People with at least a passing interest in Irish football will have already made up their own mind about this result. Considering that most of the empty seats in Nicosia were explained by Cypriot fans protesting against their team's bad form, an appropriate protest by the now long-suffering Irish fans would be to desert Lansdowne Road for the game against the Czechs on Wednesday night. I did not watch the game, partly because the memory of the same game spoiling my birthday at the same time last year was too raw (reading a pre-match article in The Guardian which stated that we were outplayed by Cyprus - despite winning - was too much) and partly because France-Scotland was on at almost the same time, well done to the Jocks on that one. I had a bad feeling about the Ireland game since Steve Staunton picked up his suspension in Stuttgart last month. Reports indicate that Cyprus might have scored even more. As a Danish friend reminded me after the game this is one of the biggest humiliations ever in international football. We were not merely beaten by an opportunist opponent but completely embarrassed. The players, the coaching staff and the FAI need to understand this. After four defeats in five games it should be clear that Staunton is not up to the job and he has to step down after Wednesday's game. And the FAI's entire executive board, who promised a 'world-class manager' to us last winter should be next to go. Putting a Charlton-era old boy in the hot seat was obviously a conveniently cosy appointment for them but they have been sorely found out. The corruption within the FAI is not in any way more different from that in Irish society as a whole but I think it would be an interesting experiment if running this rotten organisation might be outsourced for a year or two to the GAA. As charmless as the flat-cap gombeen men might be, they get things done, and generally in an efficient way. This most Irish of sporting associations is the least Irish in terms of competence. We are not going to get anywhere near Austria/Switzerland but the rot should be stopped straight away all the same.

Friday, October 06, 2006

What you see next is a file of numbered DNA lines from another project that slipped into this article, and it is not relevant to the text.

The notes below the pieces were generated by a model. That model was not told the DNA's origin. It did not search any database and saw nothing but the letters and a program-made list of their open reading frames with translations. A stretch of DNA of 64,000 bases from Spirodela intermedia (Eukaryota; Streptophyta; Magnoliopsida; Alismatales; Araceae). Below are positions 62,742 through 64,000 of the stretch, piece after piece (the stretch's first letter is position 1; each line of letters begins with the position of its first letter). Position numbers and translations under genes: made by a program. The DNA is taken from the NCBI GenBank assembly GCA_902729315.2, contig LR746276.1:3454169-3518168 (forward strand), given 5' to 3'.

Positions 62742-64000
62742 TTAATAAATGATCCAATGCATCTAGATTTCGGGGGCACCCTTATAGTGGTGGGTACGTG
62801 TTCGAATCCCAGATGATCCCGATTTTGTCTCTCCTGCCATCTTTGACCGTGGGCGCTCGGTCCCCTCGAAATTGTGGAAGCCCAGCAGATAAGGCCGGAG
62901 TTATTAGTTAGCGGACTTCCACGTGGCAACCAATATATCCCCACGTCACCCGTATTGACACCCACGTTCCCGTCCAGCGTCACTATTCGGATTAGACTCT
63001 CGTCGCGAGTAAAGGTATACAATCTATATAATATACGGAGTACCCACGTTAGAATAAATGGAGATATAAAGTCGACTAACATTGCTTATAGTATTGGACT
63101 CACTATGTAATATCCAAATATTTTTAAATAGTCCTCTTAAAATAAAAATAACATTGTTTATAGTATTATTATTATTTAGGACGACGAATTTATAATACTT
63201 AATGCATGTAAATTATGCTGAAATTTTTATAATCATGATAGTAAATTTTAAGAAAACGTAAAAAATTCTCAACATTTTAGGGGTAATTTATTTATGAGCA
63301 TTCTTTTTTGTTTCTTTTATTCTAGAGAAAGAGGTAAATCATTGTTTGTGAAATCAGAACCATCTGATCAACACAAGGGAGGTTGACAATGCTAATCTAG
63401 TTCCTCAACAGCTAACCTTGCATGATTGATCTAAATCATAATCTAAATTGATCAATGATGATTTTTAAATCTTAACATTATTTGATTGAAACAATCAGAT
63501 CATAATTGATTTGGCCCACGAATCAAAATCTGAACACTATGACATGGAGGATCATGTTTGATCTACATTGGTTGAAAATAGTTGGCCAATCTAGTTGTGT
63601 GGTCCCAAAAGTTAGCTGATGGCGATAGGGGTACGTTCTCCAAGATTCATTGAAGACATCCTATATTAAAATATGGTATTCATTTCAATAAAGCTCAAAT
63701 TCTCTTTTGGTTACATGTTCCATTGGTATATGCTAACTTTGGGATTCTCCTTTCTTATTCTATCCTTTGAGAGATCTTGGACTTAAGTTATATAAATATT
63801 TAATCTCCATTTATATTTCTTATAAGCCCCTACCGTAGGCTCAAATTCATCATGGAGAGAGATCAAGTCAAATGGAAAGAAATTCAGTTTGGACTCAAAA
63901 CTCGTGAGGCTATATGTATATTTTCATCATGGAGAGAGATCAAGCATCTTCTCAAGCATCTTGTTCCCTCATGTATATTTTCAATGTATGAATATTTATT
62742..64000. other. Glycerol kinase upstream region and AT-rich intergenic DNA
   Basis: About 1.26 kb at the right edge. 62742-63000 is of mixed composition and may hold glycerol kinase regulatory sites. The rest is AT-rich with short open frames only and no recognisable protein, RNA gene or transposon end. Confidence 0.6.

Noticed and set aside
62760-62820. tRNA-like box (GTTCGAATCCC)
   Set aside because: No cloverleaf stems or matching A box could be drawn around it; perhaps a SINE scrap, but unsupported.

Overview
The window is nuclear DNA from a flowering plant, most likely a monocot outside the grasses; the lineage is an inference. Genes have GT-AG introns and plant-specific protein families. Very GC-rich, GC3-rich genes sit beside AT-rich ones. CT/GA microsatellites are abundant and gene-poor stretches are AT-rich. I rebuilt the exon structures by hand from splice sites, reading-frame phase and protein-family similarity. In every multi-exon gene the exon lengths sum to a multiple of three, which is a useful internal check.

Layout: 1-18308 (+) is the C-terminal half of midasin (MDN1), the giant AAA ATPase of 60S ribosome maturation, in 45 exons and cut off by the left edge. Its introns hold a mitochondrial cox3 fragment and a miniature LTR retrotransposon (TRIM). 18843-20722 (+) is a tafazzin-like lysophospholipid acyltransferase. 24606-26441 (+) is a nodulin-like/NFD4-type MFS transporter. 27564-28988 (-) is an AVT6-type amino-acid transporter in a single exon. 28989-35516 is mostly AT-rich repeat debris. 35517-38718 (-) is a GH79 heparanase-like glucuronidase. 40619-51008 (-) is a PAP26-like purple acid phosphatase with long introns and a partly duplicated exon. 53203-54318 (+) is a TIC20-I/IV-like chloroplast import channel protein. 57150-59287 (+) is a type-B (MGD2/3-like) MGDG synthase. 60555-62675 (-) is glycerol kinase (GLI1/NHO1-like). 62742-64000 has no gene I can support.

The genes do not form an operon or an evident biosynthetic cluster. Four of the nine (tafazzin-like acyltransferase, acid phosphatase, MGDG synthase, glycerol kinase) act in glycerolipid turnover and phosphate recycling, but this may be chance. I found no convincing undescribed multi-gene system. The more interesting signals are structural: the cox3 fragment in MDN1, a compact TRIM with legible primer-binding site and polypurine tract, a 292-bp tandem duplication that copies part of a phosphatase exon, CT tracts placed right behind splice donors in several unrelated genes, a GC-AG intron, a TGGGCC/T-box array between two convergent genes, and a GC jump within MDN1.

Eyes Wide Shit

It is nice to know that Stanley Kubrick shares my opinion of his last film Eyes Wide Shut; according to an interview given to the Guardian by Kubrick's friend R. Lee Ermey (he who played the colourful drill sergeant in Full Metal Jacket), Stanley thought that it was 'a piece of shit' that had been ruined by the interference of its two stars Tom Cruise and Nicole Kidman. Ermey also claims that Kubrick was a shy timid man who allowed himself to be swayed. This might be the case but I also remember seeing him bullying Shelley Duvall in a particularly mean fashion on the set of The Shining. I am also well capable of believing Kubrick's claims of interference by Cruise and Kidman but to be totally honest, despite all the talent involved in the film, Kubrick himself, screenplay by Frederic Raphael and source text by Arthur Schnitzler, the finished product looked like it had a lot more wrong with it than self-indulgent performances. And surely Kubrick could have cast the film otherwise.

The funniest thing to be read in the Guardian article is Kidman's standard luvvy declaration of her love for working with Kubrick: "it was incredibly rewarding, and I'd do it again in a heartbeat." In the trailers for Lars von Trier's Dogville, there is a scene where Kidman, out of character, says the same thing in the video confession booth that von Trier had set up. As is well known, on the set of that film, von Trier answered Kidman's anguished query "How can I make you love me, Lars?" with "Let me fuck you and give me all your money". Life brings its own rewards.

Hammers of Hell

New Argentine national boss Alfio Basile is not too impressed with West Ham United; he has advised surprise signings Carlos Tevez and Javier Mascherano to leave the club as soon as possible. Seeing as the two players have struggled and the club not won a game since they joined, it might well be a present-day equivalent of Alberto Tarantini, as suggested on this blog five weeks ago.

Rovers Return